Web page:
Stand up paddleboarder Christie Jamieson kneels as a pod of transient orcas put on a dramatic show on Jan. 19 in the Ucluelet Harbour. (Nora O’Malley photo)
UPDATED: Vancouver Island paddle boarder’s orca encounter brings joy and outrage

Woman’s ‘best day’ criticized for disturbing the whales

A seller on UsedVictoria.com has listed signed, first editions of the first three Game of Thrones books. (UsedVictoria.com)
Winter is coming: 1st edition, signed Game of Thrones books for sale in Greater Victoria

Three signed Game of Thrones books listed on Used Victoria for $6,000

(Pxhere)
Mill Bay nurse suspended after using Tensor bandage to trap long-term care patient in room

Susan Malloch voluntarily agreed to a three-day suspension of her certificate of registration

Black bear cubs Athena and Jordan look on from their enclosure at the North Island Wildlife Recovery Association in Errington, B.C., on July 8, 2015. Conservation Officer Bryce Casavant won the hearts of animal lovers when he opted not to shoot the baby bears in July after their mother was destroyed for repeatedly raiding homes near Port Hardy, B.C. THE CANADIAN PRESS/Chad Hipolito
Supreme Court quashes review of North Island conservation officer who refused to euthanize bears

Bryce Casavant was dismissed from his job for choosing not to shoot the cubs in 2015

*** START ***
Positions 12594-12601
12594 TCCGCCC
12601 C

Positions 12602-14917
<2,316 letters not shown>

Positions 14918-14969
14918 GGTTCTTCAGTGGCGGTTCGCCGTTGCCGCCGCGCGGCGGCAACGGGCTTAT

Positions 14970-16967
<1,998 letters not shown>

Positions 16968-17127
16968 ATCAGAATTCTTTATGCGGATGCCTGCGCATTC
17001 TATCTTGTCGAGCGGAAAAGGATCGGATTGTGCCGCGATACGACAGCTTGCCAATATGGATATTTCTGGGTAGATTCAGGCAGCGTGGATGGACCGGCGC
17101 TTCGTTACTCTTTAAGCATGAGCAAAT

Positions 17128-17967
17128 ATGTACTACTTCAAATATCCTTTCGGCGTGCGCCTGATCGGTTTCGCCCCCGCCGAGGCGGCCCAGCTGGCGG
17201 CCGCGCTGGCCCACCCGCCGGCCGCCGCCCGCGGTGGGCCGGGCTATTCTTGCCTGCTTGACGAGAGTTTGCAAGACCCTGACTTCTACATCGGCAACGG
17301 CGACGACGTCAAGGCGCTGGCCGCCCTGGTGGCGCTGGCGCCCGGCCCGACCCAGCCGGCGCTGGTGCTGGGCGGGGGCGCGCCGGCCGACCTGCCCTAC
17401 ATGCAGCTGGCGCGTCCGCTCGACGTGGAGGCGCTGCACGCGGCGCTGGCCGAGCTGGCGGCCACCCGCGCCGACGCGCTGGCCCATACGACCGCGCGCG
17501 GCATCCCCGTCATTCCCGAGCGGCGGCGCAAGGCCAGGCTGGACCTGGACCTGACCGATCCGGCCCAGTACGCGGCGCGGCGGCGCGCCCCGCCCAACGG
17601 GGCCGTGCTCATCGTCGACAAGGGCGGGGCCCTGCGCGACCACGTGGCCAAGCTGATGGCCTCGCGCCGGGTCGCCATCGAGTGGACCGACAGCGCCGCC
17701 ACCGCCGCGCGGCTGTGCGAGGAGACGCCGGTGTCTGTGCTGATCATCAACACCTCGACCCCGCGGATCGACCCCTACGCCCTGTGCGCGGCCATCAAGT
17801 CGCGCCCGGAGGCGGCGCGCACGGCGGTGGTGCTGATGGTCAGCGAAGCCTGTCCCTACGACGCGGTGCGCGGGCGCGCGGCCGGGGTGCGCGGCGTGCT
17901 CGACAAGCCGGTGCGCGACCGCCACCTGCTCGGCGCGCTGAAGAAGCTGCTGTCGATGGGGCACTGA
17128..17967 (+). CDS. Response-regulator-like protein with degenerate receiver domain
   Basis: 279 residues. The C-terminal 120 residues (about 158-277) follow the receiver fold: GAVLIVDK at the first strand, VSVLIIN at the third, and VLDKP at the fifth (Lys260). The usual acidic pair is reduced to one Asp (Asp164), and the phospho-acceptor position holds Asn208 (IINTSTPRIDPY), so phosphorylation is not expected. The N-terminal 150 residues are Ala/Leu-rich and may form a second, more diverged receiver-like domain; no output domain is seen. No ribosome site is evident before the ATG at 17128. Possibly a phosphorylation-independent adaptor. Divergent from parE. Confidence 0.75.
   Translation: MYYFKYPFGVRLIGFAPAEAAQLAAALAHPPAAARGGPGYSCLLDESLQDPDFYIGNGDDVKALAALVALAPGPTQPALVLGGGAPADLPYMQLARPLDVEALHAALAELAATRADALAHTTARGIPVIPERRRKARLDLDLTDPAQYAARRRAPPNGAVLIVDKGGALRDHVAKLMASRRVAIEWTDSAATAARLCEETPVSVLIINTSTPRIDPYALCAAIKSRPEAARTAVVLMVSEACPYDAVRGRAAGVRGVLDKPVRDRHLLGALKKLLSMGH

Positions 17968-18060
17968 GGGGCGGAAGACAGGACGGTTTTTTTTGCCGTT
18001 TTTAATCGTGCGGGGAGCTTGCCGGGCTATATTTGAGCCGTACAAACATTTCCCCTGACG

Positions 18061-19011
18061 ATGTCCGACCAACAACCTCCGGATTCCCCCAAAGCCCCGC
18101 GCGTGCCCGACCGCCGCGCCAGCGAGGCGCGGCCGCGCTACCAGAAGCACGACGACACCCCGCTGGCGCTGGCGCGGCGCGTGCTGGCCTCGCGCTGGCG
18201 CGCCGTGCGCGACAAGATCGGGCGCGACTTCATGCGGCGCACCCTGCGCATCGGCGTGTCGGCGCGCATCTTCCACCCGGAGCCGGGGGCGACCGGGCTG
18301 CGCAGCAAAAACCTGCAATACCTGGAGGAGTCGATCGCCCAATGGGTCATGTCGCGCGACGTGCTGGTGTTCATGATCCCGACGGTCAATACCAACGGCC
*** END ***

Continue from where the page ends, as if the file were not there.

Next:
Businesses continue to struggle under COVID-19 restrictions as the pandemic reaches the one-year mark. (B.C. government)
Another 564 COVID-19 cases, mass vaccine plan coming Friday

15 more deaths, community cluster declared in Williams Lake

Darlene Curylo scratched a $3M ticket, BCLC’s largest ever scratch and win prize. (BCLC)
Kelowna woman in shock after winning BCLC’s largest-ever instant-ticket prize

Darlene Curylo couldn’t believe her eyes when she saw the amount of money she’d won from a scratch ticket

While each person has different reasons for becoming homeless, a UBCO study shows they learn through their interactions with different services to perform ‘as homeless’ based on the expectations of service providers. (Contributed)
Kelowna homeless forced to ‘perform’ for resources, says UBCO study

One participant in the study said ‘It is about looking homeless, but not too homeless’